Piano Sheets > Barry Gibb Sheet Music > Love So Right (ver. 1) Piano Sheet

Love So Right (ver. 1) by Barry Gibb - Piano Sheets and Free Sheet Music

  
About the Song
Love So Right is a R&B/Pop ballad by family group the Bee Gees in the 1976. Love So Right hit number three on the U.S Billboard Hot 100 chart. Also on the U.S. Billboard Adult Contemporary chart. In addition, it was a minor hit on the U.S. Billboard Black Singles chart, peaking at number 27. Barry Alan Crompton Gibb CBE (born 1 September 1946) is a singer, songwriter and producer. He was born in the Isle of Man, to English parents. With his brothers Robin and Maurice, he formed the Bee Gees, one of the most successful pop groups of all time. The trio got their start in Australia, and found their major success when they returned to England. He is known for his high-pitched falsetto singing voice. Gibb holds the record for consecutive Hot 100 Number Ones as a writer with 6. According to britishhitsongwriters.com he is the fourth most successful songwriter in U.K. singles chart history based on.    Download this sheet!
About the Artist
Barry Alan Crompton Gibb CBE (born 1 September 1946) is a singer, songwriter and producer. He was born in the Isle of Man, to English parents. With his brothers Robin and Maurice, he formed the Bee Gees, one of the most successful pop groups of all time. The trio got their start in Australia, and found their major success when they returned to England. He is known for his high-pitched falsetto singing voice. Gibb holds the record for consecutive Hot 100 Number Ones as a writer with 6. According to britishhitsongwriters.com he is the fourth most successful songwriter in U.K. singles chart history based on weeks that his compositions have spent on the chart (his brother Robin being the fifth).[1] Born Barry Alan Crompton Gibb to Barbara (née Pass) and Hugh Gibb in the Isle of Man. The second-born of five children, he has an older sister, Lesley (b. 1945), and three younger brothers, twins Maurice and Robin (b. 1949), and Andrew (b. 1958). In late 1958, his family moved to Brisbane, Australia, settling in one of the city's poorest suburbs, Cribb Island, which was subsequently obliterated to make way for Brisbane Airport. Barry Gibb married a former.
Random article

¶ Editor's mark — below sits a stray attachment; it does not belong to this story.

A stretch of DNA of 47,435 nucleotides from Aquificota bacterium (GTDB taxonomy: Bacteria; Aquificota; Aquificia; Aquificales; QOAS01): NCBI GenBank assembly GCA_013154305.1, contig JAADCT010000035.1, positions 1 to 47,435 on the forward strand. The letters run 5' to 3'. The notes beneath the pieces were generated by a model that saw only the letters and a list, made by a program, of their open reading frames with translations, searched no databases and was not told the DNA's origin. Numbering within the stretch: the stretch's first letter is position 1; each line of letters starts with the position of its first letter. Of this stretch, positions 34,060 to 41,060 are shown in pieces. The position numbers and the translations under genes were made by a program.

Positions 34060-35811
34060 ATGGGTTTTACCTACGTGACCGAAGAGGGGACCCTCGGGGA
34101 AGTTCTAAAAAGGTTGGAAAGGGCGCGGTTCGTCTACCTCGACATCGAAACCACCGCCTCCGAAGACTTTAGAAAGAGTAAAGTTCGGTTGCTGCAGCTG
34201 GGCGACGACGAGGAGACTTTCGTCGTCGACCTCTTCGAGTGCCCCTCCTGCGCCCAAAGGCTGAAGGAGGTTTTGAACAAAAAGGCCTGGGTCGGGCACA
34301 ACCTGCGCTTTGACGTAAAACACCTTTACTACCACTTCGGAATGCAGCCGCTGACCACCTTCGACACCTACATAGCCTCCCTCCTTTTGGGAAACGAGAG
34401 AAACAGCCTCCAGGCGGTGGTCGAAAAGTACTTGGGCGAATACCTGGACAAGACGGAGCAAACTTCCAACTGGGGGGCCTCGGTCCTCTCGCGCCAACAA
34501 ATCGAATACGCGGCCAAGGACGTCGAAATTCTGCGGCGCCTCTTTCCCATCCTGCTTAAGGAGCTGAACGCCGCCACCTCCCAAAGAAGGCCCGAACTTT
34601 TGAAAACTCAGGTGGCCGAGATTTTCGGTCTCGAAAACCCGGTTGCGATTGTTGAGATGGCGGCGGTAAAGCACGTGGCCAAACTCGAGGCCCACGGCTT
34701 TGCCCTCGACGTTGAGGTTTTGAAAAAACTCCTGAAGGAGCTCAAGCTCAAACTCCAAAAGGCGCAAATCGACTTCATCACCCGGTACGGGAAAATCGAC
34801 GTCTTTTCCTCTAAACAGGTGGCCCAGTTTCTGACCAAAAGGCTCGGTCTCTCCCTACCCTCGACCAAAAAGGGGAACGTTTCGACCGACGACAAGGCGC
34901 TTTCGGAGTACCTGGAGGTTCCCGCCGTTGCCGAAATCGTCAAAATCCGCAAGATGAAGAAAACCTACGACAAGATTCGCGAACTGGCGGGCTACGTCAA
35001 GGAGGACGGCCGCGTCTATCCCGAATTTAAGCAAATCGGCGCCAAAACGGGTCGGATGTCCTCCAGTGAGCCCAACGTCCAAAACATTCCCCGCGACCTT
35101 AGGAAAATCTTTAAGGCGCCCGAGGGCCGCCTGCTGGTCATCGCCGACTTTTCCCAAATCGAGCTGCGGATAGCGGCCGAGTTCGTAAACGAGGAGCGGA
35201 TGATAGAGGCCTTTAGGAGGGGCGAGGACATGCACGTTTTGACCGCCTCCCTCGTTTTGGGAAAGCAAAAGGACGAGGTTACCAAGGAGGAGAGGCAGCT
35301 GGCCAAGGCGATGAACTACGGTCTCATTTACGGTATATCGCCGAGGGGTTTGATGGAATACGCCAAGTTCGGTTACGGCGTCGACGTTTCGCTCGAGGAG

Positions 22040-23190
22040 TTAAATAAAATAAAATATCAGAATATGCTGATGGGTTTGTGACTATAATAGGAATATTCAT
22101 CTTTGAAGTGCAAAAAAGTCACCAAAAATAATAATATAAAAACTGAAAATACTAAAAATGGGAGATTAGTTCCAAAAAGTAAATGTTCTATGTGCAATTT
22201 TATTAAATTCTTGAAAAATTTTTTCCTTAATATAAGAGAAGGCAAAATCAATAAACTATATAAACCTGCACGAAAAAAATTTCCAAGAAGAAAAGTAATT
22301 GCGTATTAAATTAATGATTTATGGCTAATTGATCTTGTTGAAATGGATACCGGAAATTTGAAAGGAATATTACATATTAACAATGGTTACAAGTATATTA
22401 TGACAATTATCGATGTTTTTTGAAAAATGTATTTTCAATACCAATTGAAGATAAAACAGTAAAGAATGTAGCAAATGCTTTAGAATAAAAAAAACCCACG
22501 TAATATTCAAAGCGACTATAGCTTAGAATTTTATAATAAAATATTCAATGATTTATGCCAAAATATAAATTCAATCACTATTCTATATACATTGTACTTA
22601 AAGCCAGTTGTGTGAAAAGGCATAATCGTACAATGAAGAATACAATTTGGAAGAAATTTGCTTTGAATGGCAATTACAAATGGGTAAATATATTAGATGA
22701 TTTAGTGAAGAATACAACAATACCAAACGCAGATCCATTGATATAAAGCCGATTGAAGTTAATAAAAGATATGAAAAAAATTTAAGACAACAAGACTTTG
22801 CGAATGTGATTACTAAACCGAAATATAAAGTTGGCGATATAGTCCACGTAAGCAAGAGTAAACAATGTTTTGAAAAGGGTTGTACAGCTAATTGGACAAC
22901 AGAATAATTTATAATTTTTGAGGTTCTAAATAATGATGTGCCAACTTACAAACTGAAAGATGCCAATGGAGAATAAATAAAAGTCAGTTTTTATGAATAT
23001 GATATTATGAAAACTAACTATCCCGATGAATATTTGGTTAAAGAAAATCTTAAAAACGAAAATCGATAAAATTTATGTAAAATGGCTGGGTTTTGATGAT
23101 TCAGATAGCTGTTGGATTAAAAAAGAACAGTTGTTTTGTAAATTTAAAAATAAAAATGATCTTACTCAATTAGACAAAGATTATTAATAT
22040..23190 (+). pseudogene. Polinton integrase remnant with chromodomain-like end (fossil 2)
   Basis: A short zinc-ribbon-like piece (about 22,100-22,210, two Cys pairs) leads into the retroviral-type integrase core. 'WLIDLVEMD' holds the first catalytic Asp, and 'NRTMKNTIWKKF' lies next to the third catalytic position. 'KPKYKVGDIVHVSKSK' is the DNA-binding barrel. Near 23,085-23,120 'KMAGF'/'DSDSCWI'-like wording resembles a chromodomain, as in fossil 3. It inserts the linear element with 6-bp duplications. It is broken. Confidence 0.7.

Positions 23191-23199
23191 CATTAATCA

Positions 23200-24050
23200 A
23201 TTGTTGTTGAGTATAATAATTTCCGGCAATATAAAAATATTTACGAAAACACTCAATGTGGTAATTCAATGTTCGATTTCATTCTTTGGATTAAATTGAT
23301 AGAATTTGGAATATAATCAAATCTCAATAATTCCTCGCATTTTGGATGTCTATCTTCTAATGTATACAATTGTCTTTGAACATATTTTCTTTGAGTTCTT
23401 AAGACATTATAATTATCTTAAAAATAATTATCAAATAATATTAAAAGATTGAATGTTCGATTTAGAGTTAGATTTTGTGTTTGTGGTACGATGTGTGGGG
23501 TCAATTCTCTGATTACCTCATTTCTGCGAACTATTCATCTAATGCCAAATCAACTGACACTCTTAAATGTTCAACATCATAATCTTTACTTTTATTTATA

Sheet Music - Purpose and use Sheet music can be used as a record of, a guide to, or a means to perform, a piece of music. Although it does not take the place of the sound of a performed work, sheet music can be studied to create a performance and to elucidate aspects of the music that may not be obvious from mere listening. Authoritative musical information about a piece can be gained by studying the written sketches and early versions of compositions that the composer might have retained, as well as the final autograph score and personal markings on proofs and printed scores. Comprehending sheet music requires a special form of literacy: the ability to read musical notation. Nevertheless, an ability to read or write music is not a requirement to compose music. Many composers have been capable of producing music in printed form without the capacity themselves to read or write in musical notation—as long as an amanuensis of some sort is available. Examples include the blind 18th-century composer John Stanley and the 20th-century composers and lyricists Lionel Bart, Irving Berlin and Paul McCartney. The skill of sight reading is the ability of a musician to perform an unfamiliar work of music upon viewing the sheet music for the first time. Sight reading ability is expected of professional musicians and serious amateurs who play classical music and related forms. An even more refined skill is the ability to look at a new piece of music and hear most or all of the sounds (melodies, harmonies, timbres, etc.) in one's head without having to play the piece. With the exception of solo performances, where memorization is expected, classical musicians ordinarily have the sheet music at hand when performing. In jazz music, which is mostly improvised, sheet music—called a lead sheet in this context—is used to give basic indications of melodies, chord changes, and arrangements. Handwritten or printed music is less important in other traditions of musical practice, however. Although much popular music is published in notation of some sort, it is quite common for people to learn a piece by ear. This is also the case in most forms of western folk music, where songs and dances are passed down by oral—and aural—tradition. Music of other cultures, both folk and classical, is often transmitted orally, though some non-western cultures developed their own forms of musical notation and sheet music as well. Although sheet music is often thought of as being a platform for new music and an aid to composition (i.e., the composer writes the music down), it can also serve as a visual record of music that already exists. Scholars and others have made transcriptions of western and non-western musics so as to render them in readable form for study, analysis, and re-creative performance. This has been done not only with folk or traditional music (e.g., Bartók's volumes of Magyar and Romanian folk music), but also with sound recordings of improvisations by musicians (e.g., jazz piano) and performances that may only partially be based on notation. An exhaustive example of the latter in recent times is the collection The Beatles: Complete Scores (London: Wise Publications, c1993), which seeks to transcribe into staves and tablature all the songs as recorded by the Beatles in instrumental and vocal detail. (More...)